Food miles are an increasing - if not entirely rational - concern. In the northern hemisphere the ‘green finger' is being pointed at New Zealand, because of our distance from markets. carboNZero certification provides a significant edge in competitive international trade by providing independently verified proof that New Zealand is providing the environmentally responsible products the markets seek. The value of secure access to UK markets alone for New Zealand's agricultural and horticultural produce is over $1 billion.5
Grove Mill's success also contributed to worldwide recognition of Landcare Research and the carboNZero programme as a leader in scientifically robust carbon neutral certification. Recognising the benefits to be gained from carboNZero certification, British-based Achilles Information and Landcare Research entered a partnership in 2008, signing a licensing agreement that will see the carboNZero programme's methodology introduced to 32 000 clients in the oil and gas, transport, public, pharmaceuticals, mining, construction, and communications technology sectors in 24 countries.
Landcare Research established the carboNZero programme in 2001 to research and test a range of tools to reduce or offset greenhouse gas emissions with the highest level of credibility and integrity.
In the past 18 months, the carboNZero programme has established proof of concept, and it is now preparing to be spun out as a fully owned subsidiary company of Landcare Research. carboNZero evolved from an initial investment of ~$600,000 (reinvestment of retained earnings) in EBEX21®, followed by a further ~$400k in NSOF and Capability Funding from 2004 to 2007.
Over the last year it has received Technology for Industry Funding to the value of $30,000 for globalisation capacity-building, and Equity Investment Funding of $1.2 million. Initial research involved less than one full-time research equivalent (FTE). Over the past two years the carboNZero team has increased from 1.2 FTE (August 2006) to 16 staff, working as a Strategic Business Unit within Landcare Research, with an independent advisory panel, a technical advisory group, and over 20 authorised external auditors.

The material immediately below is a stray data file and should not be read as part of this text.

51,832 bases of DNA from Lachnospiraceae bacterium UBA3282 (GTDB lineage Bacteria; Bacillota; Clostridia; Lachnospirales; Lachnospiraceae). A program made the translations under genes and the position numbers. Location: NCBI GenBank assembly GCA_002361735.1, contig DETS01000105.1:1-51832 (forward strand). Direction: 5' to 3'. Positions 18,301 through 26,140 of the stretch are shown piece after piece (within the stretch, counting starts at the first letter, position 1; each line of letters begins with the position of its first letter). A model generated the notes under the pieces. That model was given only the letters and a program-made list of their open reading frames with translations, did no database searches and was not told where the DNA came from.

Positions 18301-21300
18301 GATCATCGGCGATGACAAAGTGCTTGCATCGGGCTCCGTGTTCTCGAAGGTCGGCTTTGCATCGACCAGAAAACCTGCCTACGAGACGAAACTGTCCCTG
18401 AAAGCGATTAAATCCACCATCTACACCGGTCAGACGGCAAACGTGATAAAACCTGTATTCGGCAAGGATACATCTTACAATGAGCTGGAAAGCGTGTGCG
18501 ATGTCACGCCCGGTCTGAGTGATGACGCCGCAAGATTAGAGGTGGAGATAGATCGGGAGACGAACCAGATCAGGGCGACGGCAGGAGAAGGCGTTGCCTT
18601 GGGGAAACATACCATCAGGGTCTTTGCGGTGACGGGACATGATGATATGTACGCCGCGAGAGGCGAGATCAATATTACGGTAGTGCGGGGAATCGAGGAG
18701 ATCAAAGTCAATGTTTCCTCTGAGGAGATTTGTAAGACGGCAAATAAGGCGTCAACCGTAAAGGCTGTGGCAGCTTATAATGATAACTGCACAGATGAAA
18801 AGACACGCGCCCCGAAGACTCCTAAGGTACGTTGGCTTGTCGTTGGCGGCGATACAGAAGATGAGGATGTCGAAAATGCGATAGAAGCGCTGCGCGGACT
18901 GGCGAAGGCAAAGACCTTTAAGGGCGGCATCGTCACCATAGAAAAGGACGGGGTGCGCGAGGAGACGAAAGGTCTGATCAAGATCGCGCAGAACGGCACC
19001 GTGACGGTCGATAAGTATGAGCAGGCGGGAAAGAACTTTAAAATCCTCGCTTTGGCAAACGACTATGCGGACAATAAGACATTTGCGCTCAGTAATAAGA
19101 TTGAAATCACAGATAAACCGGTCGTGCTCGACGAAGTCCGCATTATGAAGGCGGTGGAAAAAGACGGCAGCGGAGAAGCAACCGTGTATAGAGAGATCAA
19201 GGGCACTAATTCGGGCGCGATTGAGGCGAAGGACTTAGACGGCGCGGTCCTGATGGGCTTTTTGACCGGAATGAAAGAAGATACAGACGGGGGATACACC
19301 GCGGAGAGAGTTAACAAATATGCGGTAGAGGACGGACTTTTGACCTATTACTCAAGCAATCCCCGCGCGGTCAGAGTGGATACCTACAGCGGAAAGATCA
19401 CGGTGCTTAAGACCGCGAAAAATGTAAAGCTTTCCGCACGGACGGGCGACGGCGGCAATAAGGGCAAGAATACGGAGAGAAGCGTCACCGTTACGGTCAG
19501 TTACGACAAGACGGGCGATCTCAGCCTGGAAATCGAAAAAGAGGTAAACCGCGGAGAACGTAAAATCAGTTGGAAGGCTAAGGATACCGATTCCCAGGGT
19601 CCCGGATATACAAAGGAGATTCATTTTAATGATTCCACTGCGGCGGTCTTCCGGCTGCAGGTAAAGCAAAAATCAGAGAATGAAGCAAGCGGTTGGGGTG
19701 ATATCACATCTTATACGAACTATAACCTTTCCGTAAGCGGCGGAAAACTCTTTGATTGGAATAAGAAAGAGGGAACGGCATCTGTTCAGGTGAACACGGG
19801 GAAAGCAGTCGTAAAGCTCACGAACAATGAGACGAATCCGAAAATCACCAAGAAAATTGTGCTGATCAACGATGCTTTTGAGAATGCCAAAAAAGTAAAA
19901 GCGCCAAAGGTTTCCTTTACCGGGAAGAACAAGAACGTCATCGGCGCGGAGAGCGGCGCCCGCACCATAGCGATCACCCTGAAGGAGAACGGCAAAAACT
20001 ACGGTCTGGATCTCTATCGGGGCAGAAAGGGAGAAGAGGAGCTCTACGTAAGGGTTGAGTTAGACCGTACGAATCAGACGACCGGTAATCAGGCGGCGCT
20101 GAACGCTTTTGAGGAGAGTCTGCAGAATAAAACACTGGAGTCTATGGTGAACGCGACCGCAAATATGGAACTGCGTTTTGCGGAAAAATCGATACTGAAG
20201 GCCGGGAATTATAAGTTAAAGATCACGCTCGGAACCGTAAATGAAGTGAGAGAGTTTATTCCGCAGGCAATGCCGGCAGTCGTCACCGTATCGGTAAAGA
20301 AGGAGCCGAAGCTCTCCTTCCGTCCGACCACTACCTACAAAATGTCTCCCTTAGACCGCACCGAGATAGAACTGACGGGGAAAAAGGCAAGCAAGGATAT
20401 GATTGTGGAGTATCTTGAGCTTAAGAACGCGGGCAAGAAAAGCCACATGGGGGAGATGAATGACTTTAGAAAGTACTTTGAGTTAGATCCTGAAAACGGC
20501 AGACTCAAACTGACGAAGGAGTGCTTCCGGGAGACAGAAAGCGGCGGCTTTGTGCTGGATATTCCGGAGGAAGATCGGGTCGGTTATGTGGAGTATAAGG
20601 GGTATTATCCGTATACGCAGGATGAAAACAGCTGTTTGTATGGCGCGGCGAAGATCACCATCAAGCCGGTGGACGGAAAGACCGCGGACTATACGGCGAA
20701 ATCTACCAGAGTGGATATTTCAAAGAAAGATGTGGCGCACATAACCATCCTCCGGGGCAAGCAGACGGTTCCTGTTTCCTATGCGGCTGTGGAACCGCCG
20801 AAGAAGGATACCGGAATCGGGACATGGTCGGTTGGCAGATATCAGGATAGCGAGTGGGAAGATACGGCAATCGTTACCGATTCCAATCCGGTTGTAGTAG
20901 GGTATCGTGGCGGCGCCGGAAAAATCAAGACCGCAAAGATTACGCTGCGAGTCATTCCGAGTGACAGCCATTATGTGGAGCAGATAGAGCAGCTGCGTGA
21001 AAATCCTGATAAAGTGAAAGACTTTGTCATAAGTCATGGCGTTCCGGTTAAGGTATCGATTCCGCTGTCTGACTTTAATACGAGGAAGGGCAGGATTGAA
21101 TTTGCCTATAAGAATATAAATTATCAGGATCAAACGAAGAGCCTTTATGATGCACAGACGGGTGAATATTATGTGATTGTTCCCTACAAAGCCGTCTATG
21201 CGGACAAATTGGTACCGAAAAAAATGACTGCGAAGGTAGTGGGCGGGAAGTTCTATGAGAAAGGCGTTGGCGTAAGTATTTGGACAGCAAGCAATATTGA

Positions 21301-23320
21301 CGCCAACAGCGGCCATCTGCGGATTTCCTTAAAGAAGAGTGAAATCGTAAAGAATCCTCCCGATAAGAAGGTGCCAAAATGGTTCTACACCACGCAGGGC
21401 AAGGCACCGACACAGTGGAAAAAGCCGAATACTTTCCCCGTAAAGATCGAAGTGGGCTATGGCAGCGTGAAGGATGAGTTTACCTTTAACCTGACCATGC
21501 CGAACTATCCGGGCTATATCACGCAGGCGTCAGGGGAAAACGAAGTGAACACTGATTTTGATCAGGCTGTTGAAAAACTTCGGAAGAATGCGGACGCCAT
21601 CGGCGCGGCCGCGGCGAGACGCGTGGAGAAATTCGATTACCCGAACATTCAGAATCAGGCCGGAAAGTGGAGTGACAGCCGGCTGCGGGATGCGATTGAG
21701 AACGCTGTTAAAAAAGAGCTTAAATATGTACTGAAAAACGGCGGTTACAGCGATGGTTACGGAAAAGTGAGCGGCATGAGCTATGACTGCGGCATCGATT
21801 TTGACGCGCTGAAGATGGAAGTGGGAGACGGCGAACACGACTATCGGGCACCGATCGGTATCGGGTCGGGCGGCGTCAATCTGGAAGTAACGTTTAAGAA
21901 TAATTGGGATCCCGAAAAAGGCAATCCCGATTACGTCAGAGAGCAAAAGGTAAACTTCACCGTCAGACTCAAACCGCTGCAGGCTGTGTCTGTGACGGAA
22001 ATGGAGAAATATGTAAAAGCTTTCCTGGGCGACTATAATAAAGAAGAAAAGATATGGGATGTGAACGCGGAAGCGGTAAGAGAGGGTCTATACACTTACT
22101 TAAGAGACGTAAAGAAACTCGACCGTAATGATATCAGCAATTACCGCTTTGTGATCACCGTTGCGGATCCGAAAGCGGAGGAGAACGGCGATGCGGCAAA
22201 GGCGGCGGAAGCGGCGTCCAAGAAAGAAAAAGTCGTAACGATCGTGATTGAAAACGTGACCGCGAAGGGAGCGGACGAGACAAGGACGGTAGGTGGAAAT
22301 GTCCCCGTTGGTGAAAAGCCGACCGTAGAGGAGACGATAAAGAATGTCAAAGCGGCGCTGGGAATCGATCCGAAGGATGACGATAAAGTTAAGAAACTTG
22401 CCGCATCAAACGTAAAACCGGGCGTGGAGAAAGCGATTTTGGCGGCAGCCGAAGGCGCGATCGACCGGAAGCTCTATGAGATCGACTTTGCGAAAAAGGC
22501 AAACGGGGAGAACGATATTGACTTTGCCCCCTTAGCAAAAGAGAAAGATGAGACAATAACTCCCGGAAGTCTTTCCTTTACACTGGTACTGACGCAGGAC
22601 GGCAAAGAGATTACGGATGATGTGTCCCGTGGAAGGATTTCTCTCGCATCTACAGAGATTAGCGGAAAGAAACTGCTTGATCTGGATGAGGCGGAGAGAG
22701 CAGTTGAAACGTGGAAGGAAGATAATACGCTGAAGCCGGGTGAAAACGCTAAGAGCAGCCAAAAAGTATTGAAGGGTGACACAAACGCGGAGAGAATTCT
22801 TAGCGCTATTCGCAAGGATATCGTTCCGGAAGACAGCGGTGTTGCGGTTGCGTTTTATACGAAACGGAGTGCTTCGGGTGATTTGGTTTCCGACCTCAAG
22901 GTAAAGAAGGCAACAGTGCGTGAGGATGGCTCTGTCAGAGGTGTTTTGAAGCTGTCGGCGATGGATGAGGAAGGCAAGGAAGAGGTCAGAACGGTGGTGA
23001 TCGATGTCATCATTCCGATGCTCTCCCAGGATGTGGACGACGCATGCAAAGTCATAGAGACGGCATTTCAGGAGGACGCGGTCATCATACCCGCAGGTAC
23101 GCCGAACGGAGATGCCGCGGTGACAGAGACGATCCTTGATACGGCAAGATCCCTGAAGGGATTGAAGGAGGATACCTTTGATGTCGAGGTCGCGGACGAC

Some 40 New Zealand organisations and events have already earned carboNZero certification and the carboNZero team is helping more than 200 companies to measure, manage, and mitigate their greenhouse gas emissions for a ‘greener' trading future.
Gilkison B 2007. Economic value of carboNZero certification. Confidential report to NZWC and Landcare Research.
Gilkison B 2008. Perfect timing for world´s first carbon neutral winery. The Chartered Accountants Journal 87: 56-59.
carboNZero Newsletters, August 2007, March 2008, April 2008 www.carbonzero.co.nz/newsletters/
Ministry of Agriculture and Forestry 2007. Situation and outlook for New Zealand agriculture and forestry. 7. Kiwifruit www.maf.govt.nz/mafnet/rural-nz/statistics-and-forecasts/sonzaf/2007/page-09.htm#P851_66715
Ministry of Foreign Affairs and Trade. United Kingdom. Key facts. www.mfat.govt.nz/Countries/Europe/UK.php
New Zealand Economic Indicators www.investmentnz.govt.nz/section/14341.aspx#gdp
New Zealand Wine monthly export statisticswww.nzwine.com/statistics/
United Kingdom www.mfat.govt.nz/Countries/Europe/UK.php
2Estimation of future returns is complex. A lower return is likely as the ‘novelty value' of certification decreases, and the number of companies seeking carbon-neutral accreditation rises. However, counteracting this is the security of current markets - reduced risk of losing markets - offered by carbon neutral certification in a trading future in which environmental impact is increasingly likely to be a key determinant of trade
4Examples include Tesco's 2007 move to label all products so shoppers can compare carbon costs in the same way they can nutritional content, and both Tesco's and Marks and Spencer's plans to reduce the amount of air-freighted produce they sell